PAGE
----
Approximately 1,200 hotel search requests per second result in approximately 80k to 105k pricing requests per second.

3. Search

Search is another area that differs vastly between traditional online shopping and online travel e-commerce. When you search for a product to buy, you enter some keywords of what you are looking for, and the best-matching product results are returned. They can be sorted by personalization preferences, price, availability, shipping cost, etc. This is known as product-based search. For online travel, the calendar again surfaces as a differentiator. Most lodging (hotel and vacation rentals) search criteria have a destination, check-in and check-out dates, and the number of travelers. For transportation, we need to consider the origin and destination, the class of the ticket, as well as the date and time. Another important difference in online travel is the use of a map for searching. For example, when searching a location for a hotel, you could get thousands of results for somewhere popular like Orlando, Florida, or very few results for somewhere less popular or with low inventory. This variability in search results requires the travel search engine to decide if it should widen the search geographically, to show more inventory in that particular geographical area. About 15% of travelers shop using this map-based search, especially in destinations they are unfamiliar with.

Transportation search has a very complex search pattern. For flights with a given origin and destination, there are many different routes, times, schedules, connections, and airlines to get from point A to point B. As you can imagine, routes with fewer connections are usually preferred. The more stops you add, the more complex the scheduling of connecting flights. Expedia Group has a unique product called Best Fare Search that is heavy on computing resources to determine the best route from the many route combinations with multiple airlines with low latency. Best Fare Search even supports the notion of split tickets, where two different airlines are used to support the route — thus adding many more route combinations to be considered in this search problem.

Every flight search processes a matrix of 50 x 50 (2,500) different routes and schedules to get from origin A to destination B.

Indexing the right attributes to search is very important in achieving the best results at low latency. And one of the most common indexed attributes is price and availability. You typically don’t want to index something that’s not available for the query. In online shopping searches, the price is indexed to help with sorting and ranking the order of the products to display. But, as we noted earlier for online travel, there is not a single price for a hotel or flight. Therefore, price indexing becomes inherently difficult because there are many trade-offs and options that need to be considered.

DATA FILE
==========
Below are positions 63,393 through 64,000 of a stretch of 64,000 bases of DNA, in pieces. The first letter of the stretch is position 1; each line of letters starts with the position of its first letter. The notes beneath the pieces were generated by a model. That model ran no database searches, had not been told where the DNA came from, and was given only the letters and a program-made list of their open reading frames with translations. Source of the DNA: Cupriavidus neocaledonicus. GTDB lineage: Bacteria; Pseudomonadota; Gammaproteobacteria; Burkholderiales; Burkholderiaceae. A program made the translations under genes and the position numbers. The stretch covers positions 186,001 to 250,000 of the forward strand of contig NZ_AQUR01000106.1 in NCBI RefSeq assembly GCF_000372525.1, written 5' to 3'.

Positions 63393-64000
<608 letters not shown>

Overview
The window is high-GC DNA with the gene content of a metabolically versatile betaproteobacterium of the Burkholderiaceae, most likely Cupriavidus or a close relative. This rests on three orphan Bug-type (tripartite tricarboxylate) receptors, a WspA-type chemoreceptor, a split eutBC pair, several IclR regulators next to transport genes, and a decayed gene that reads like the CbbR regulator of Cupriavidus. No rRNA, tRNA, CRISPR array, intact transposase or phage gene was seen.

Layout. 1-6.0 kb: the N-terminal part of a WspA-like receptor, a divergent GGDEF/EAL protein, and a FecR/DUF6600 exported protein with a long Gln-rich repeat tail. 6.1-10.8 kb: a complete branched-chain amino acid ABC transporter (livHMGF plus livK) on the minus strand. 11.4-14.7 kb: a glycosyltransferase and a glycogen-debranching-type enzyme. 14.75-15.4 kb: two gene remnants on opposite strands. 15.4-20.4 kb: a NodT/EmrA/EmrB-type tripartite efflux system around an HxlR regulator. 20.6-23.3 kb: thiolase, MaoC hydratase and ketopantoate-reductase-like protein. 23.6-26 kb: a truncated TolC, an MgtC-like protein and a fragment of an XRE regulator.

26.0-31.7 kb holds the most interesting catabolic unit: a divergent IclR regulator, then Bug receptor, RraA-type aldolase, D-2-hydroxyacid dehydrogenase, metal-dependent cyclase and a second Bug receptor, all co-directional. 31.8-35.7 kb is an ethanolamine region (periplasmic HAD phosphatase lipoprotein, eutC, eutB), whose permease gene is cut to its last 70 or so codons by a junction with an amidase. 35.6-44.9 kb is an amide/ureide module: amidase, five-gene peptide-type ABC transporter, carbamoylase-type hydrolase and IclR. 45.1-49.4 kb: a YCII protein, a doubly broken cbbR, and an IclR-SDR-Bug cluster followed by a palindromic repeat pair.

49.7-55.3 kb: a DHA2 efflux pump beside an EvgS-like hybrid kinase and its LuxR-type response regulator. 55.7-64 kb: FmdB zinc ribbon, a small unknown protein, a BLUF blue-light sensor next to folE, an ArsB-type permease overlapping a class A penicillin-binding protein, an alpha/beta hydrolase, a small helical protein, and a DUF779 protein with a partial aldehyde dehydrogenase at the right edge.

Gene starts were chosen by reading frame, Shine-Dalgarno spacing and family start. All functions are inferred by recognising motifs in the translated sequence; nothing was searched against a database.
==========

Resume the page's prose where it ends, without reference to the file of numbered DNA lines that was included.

4. Fulfillment

Once a buyer or traveler hits the buy now or book button, this is when the fulfillment of the sales order is realized. What does fulfillment in e-commerce consist of? It is the process of picking, packing, shipping and even returning items purchased. The complexity of this problem is huge, from logistic carriers looking to fill or partially fill a container or truck, to actually picking and packing the goods ready for shipment. Add on different rates for delivery shipping times, and you start to see how this is not easy. The COVID-19 supply chain problems added a shortage of products leading to even more complications for the fulfillment of orders. Returns are something that all e-commerce merchants dread, hence they must bake this into the cost of doing business online. This consideration is why some companies offer free returns or charge the buyer to return, or, in some cases, just tell the buyer to keep the product as the cost to return outweighs their economics. The seller is otherwise left with the problem of reselling or discarding used goods.

For online travel, fulfillment is the process of reserving the product and securing the availability for the specified price and dates. When someone clicks the book button, a final price and availability check is done to ensure the selected product can still be reserved and if any price changes have occurred. The availability decrements the number of products available and blocks them out when there are no more left to sell (avoiding double bookings). We actively monitor the success rates of fulfillment to ensure travel bookings are confirmed. Sometimes, this confirmation is done synchronously, which is real-time confirmed, or asynchronously from the supplier. To help ensure we don’t double-book the same vacation rental property on Vrbo or a competitor, we sync iCalendar bookings between other online travel agents for a more accurate view of inventory. While online travel doesn’t have to deal with the complications of returns, we do have to manage schedule changes and cancellations. When COVID-19 hit in 2020, the entire travel industry saw mass cancellations that had never been experienced before, overwhelming suppliers and online travel agent call centers for months.

In a way, travel fulfillment is simpler than online shopping fulfillment, as they don’t have to deal with returns. Until they have to manage schedule changes and cancellations that might result in either refunds or credits.

Final thoughts

E-commerce has changed our lives, whether it be online shopping or online travel. While the two types of e-commerce share many similarities, there are differences that are key to understanding for technology professionals. The major difference for online travel comes with calendar management; for online shopping, it’s the logistics of handling and shipping physical goods.

So, if you are a technology or e-commerce professional looking for new challenges, consider a career in travel technology at Expedia Group — a place where you can change the lives of people through the power of travel.



John James
Expedia Group Technology

Engineering leader @Ouro. Solving customer problems with technology. Opinions are my own.